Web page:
As RHB:  .380 OBP/.487 SLG/.867 OPS in 534 at-bats

Bobby Kielty has the most equal split between how many at-bats he has had from each side of the plate, but he also has one of the more unequal OPS splits since he is 18% better, in terms of OPS, from the right side than he is from the left.

As is the case with most switch-hitters who do not hit similarly from both sides of the plate, Kielty has a wide power imbalance.  Not only does he have a slugging percentage .125 points higher from the right side, his isolated power difference (slugging percentage minus batting average), a better indicator of how much true power a player has, is a hefty .71.

Perhaps his blinding red hair keeps the Oakland A's and himself from realizing right-handed at-bats are probably the way to go for him.

Carl EverettWrong Batter's Box, Carl
As LHB:  .343 OBP/.468 SLG/.811 OPS in 1,400 at-bats
As RHB:  .304 OBP/.381 SLG/.686 OPS in 493 at-bats

Carl Everett may not believe in dinosaurs, but he should believe that his 15% disparity in OPS is an indicator that switch-hitting is hurting him more than it is helping.

Or since OPS is not found in the Bible, does that mean it doesn't exist?

Although Everett is 7 at-bats shy of the 500 at-bat requisite mark, he could hit seven straight homers from the right side and still not bring his OPS percent difference below 10%.

Try The Left Side, BellhornMark Bellhorn
As LHB:  .357 OBP/.383 SLG/.739 OPS in 1,124 at-bats
As RHB:  .357 OBP/.509 SLG/.866 OPS in 501 at-bats

There was probably a time when Mark Bellborn thought switch-hitting was a good idea and that he was going to ride it to the major leagues.  If so, that day is over, and he should look at the 15% drop-off in OPS and realize it for himself.  Since he probably will ignore his split, he will spend the rest of his career in a batter's box where his isolated power is .99 points lower than it is from the right side.

Would he be an above average hitter if he concentrated on one side of the plate?  We will probably never find out.

Jason VaritekJason Varitek
As LHB:  .348 OBP/.438 SLG/.787 OPS in 1,453 at-bats
As RHB:  .384 OBP/.528 SLG/.912 OPS in 572 at-bats

Jason Varitek, captain of the Boston Red Sox, may be a surprise addition to this list, but there the numbers do not lie, and they say there is a 14% drop off in OPS.  As captain, one can surmise it is Varitek's duty to do all he can to help out his team.  Well, one thing he could do to help out the Sox would be to focus solely on his right-handed hitting and see if his numbers improve.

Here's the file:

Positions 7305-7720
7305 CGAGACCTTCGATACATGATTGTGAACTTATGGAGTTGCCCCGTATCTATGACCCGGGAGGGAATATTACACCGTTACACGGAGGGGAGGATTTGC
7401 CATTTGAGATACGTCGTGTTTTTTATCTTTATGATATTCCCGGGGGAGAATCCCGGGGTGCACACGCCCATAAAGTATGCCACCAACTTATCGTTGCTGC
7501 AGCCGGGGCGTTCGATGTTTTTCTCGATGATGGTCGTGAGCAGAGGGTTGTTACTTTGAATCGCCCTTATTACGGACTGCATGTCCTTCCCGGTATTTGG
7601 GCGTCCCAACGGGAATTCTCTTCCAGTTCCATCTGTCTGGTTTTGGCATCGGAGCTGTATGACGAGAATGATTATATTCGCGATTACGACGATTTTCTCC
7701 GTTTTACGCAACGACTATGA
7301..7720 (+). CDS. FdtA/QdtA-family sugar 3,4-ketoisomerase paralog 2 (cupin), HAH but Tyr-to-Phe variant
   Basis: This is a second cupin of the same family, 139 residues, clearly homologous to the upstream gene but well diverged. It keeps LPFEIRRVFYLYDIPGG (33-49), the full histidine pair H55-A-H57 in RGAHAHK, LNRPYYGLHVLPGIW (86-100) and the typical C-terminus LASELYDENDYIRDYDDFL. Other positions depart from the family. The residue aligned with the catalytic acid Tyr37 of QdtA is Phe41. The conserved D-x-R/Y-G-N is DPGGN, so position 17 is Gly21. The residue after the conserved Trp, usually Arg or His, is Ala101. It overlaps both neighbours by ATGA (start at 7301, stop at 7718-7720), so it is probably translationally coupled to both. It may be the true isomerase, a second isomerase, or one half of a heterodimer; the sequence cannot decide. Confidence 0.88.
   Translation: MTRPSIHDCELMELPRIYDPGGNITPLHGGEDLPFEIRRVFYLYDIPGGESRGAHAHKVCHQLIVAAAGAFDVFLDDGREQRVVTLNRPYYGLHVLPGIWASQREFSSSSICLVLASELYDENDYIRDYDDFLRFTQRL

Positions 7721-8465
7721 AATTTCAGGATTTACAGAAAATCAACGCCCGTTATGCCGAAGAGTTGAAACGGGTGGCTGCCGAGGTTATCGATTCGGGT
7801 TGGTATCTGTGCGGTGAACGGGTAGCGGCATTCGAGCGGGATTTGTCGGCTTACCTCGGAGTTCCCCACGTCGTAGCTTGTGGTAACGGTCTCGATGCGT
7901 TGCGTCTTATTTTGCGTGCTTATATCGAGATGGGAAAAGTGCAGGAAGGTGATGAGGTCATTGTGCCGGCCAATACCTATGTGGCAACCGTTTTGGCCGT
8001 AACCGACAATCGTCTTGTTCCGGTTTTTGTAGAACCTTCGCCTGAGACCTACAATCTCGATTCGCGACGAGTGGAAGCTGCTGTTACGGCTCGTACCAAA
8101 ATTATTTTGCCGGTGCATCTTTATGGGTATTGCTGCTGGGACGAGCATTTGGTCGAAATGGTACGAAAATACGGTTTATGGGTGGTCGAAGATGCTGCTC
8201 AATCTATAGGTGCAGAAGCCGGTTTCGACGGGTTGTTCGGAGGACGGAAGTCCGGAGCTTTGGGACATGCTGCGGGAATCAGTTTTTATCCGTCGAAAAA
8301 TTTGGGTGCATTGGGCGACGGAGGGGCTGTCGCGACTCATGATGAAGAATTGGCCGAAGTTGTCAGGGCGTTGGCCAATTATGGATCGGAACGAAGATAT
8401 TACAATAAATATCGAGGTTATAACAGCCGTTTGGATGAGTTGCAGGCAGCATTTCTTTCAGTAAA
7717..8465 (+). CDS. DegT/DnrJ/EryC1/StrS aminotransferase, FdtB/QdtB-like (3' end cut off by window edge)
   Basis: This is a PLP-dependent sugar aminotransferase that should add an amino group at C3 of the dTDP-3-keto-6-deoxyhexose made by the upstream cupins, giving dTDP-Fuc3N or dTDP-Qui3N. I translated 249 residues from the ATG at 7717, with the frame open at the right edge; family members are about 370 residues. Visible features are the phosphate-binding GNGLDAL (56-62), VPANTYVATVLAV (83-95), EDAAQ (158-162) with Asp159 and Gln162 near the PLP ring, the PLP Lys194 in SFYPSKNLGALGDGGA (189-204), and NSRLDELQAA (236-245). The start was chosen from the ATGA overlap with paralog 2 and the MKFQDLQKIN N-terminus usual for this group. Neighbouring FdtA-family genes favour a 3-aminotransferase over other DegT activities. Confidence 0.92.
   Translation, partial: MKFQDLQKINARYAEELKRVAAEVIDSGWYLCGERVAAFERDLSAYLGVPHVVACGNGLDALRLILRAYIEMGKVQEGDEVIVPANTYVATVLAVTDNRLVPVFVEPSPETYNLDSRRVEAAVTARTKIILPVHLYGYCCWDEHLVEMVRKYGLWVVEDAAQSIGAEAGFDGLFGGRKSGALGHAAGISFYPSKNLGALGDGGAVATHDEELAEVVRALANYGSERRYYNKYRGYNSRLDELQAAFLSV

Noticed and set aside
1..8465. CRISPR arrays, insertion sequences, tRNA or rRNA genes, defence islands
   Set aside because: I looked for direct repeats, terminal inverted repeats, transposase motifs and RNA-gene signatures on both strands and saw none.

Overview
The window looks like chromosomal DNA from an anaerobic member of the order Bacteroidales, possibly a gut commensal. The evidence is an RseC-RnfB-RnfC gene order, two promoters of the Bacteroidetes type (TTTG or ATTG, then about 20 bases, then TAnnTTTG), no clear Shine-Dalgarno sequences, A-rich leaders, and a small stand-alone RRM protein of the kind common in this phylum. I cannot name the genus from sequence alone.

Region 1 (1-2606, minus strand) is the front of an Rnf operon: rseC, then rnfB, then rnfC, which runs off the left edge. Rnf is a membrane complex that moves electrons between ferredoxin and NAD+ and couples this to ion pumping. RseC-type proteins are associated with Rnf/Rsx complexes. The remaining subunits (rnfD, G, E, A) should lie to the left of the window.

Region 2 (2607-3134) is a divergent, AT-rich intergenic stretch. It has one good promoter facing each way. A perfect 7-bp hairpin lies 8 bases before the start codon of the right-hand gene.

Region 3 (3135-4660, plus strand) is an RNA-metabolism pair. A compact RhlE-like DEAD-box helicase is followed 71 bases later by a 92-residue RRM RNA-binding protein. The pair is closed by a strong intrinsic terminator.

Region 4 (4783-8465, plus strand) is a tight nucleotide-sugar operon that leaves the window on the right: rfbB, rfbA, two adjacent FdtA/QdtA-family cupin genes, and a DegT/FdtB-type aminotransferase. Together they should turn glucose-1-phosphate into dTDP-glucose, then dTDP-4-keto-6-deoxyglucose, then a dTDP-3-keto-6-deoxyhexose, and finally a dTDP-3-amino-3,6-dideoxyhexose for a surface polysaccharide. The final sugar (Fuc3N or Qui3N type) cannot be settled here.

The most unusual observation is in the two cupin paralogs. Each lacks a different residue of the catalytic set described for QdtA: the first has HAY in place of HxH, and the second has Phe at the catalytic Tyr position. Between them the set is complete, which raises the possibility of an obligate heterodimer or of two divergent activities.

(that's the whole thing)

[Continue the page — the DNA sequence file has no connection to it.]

Otherwise, he will just continue to tease the Red Sox Nation with his displays of power as a right-handed batter.

And The Bat Should Be Only On That ShoulderCarlos Guillen
As LHB:  .375 OBP/.463 SLG/.838 OPS in 1,377 at-bats
As RHB:  .318 OBP/.415 SLG/.733 OPS in 559 at-bats

Carlos Guillen has played for two teams over the past five seasons, but one thing he brought to Detroit from Seattle is his inability to match his left-handed production on the right-handed side of the plate.  While the gap between his two OPS's is not as glaring as some of the others on this late, there is no denying the 12% decrease. 

There is no huge discrepancy in any one category of Guillen's splits, but the accumulation is enough to warrant him putting his switch-hitting career on hold indefinitely.

Ray DurhamRay Durham
As LHB:  .357 OBP/.434 SLG/.791 OPS in 1,582 at-bats
As RHB:  .386 OBP/.493 SLG/.879 OPS in 515 at-bats

Ray Durham barely made this list, coming in at a 10% differential, but working under the logic that what he did over the past 2,097 at-bats is probably indicative of his split for his career, maybe his career numbers would be higher than they are.

It is probably too late to convince him to stop his switch-hitting now; maybe someone should have told him to stop when he first began.

 Warning Watch

Orlando Hudson
As LHB:  .339 OBP/.433 SLG/.772 OPS in 1,377 at-bats
As RHB:  .287 OBP/.346 SLG/.633 OPS in 492 at-bats
% Diff.  18%

D'Angelo Jimenez
As LHB:  .350 OBP/.402 SLG/.753 OPS in 1,225 at-bats
As RHB:  .337 OBP/.327 SLG/.664 OPS in 490 at-bats
% Diff. 12%

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About David Barbour

  • If this a rhetorical question? Oops, this is about baseball. Never mind.

  • Odd that last week Gary Gillette tabbed Varitek and Berkman each as one of the top five switch hitters in each league. (Link requires subscription).

    Berkman: “A natural lefty, Berkman is much more dangerous from the left side of the plate. He has a good swing and handles the bat very well, especially for a hitter with power, which makes him one of those rare sluggers who are also excellent on the hit-and-run.”